Exclusive: Activist Jana digs in for long Agrium battle

Fri Oct 26, 2012 1:52am EDT
Email This Article |
Share This Article
  • Facebook
  • LinkedIn
  • Twitter
| Print This Article | Single Page
[-] Text [+]

By Nadia Damouni and Rod Nickel

NEW YORK/WINNIPEG (Reuters) - From Agrium Inc's perspective, a campaign by Jana Partners LLC to break up the Canadian fertilizer company is effectively dead in the water. But the $3.5 billion activist hedge fund believes it is only getting started.

Jana's five-month-long agitation has put a spotlight on the $17 billion market cap company, which produces nutrients such as potash in bulk and sells fertilizers directly to farmers.

Shareholders are taking notice as both Agrium and Jana work the phones and hold meetings to make their respective cases, according to investors and sources close to Jana and the company. So are some rivals and private equity firms that are curious to see if Jana's battle throws up an opportunity for them to do a deal, sources close to those firms said.

Jana has made a number of demands, including that the Canadian company spin off its retail arm, return capital, cut costs and improve disclosure - moves that it says will add about $50 per share in value. Agrium's shares closed at $105.88 apiece on the New York Stock Exchange on Thursday.

The company, for its part, has raised its dividend this year and just completed a share buyback, and its shares have risen by more than half this year - which each side says bolsters its own case for what's best for the company.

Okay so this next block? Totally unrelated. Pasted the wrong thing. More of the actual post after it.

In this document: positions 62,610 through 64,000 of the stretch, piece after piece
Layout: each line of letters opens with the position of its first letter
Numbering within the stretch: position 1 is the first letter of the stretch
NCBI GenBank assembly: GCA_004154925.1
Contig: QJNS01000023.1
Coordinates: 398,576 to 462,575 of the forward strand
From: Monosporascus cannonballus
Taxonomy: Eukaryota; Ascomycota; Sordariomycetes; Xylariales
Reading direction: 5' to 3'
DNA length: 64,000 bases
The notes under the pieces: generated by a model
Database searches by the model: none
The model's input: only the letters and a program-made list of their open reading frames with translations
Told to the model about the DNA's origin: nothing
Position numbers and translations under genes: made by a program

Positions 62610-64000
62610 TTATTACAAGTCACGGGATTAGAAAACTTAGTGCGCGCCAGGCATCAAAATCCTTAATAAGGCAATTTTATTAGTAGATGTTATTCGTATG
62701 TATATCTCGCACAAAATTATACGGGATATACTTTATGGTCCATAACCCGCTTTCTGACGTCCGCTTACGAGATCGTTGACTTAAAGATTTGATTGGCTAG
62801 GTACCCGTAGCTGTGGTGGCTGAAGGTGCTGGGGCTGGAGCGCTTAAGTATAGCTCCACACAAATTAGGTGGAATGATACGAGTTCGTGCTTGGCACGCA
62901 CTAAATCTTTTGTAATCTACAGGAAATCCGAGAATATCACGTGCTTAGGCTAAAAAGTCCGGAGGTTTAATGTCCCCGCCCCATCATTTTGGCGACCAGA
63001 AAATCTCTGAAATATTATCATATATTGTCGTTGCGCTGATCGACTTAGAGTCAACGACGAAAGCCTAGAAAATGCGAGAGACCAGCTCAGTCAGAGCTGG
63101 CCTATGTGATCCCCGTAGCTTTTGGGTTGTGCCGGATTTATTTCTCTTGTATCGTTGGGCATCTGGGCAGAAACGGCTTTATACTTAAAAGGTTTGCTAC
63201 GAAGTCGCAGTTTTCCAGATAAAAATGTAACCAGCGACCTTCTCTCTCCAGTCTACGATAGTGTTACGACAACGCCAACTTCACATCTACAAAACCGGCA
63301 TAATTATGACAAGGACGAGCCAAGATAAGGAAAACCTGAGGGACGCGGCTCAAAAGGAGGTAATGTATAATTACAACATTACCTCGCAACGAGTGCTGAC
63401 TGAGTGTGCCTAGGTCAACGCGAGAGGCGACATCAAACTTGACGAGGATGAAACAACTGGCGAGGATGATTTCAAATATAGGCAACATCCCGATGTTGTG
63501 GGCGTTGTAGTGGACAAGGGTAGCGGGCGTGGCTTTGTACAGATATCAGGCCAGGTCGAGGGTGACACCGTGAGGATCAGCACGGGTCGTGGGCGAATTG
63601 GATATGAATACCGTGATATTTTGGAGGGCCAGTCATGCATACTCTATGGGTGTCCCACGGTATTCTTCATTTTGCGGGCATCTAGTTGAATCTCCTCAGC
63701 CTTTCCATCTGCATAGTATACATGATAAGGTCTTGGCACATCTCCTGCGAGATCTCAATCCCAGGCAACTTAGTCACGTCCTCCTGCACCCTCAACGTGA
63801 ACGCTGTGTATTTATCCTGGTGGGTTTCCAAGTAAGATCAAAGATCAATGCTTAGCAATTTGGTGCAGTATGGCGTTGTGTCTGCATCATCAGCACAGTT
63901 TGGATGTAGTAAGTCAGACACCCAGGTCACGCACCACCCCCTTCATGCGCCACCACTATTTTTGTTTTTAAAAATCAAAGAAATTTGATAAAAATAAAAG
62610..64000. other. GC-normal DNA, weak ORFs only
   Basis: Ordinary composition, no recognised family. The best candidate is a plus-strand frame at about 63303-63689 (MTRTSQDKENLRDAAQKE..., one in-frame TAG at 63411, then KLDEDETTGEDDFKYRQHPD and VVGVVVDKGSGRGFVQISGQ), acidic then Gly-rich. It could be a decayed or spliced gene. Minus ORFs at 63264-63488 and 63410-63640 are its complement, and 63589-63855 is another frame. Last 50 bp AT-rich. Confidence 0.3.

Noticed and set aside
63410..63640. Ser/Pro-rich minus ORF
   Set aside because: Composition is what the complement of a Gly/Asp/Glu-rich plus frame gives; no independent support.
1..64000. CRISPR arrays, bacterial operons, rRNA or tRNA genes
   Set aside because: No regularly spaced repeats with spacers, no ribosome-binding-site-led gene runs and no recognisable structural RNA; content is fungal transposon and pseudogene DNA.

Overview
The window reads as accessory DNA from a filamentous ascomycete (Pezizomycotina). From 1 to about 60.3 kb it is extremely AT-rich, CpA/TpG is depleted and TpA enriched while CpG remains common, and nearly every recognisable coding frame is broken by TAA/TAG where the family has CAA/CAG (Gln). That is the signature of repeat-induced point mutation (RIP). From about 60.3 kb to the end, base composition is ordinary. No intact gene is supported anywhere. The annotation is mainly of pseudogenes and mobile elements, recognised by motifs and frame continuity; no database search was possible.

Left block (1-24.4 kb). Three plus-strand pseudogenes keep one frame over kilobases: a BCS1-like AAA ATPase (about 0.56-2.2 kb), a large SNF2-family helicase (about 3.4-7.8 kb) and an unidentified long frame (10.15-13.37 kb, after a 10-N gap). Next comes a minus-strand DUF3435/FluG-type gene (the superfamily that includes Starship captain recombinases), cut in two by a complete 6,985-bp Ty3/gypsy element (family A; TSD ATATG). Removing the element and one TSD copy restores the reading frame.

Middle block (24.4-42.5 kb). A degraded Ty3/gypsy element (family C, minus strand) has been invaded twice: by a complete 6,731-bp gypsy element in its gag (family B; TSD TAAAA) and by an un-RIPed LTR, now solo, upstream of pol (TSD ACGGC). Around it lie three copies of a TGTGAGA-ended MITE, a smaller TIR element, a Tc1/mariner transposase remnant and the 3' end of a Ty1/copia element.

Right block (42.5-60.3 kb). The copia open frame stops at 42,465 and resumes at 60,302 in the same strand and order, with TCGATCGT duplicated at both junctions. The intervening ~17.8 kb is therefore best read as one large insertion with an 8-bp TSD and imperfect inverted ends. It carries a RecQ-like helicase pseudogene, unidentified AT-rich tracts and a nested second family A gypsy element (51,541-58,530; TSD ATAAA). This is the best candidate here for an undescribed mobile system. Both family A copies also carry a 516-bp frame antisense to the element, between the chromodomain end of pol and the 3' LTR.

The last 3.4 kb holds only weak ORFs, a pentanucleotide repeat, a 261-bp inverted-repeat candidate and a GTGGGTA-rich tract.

Agrium and Jana also have diametrically opposite views of the evidence that is emerging from their behind-the-scenes blitz with shareholders, indicating that the activist investor may have a long, protracted battle on its hands. Jana is Agrium's largest shareholder with a roughly 4 percent stake.

Sources close to the company said most of the top 10 shareholders have told Agrium that they do not support Jana's idea to split the company by spinning off its retail arm.

The hedge fund, meanwhile, is not ready to go away. It believes "most shareholders want to see Agrium address the operational and structural issues we've raised," a source close to Jana said. For those who are not persuaded, the source said, the activist will "keep making our case for change as we've successfully done in other situations".   Continued...

Michael Wilson, president and chief executive officer of Agrium, addresses shareholders at the company's annual general meeting in Calgary, Alberta, May 12, 2010. REUTERS/Todd Korol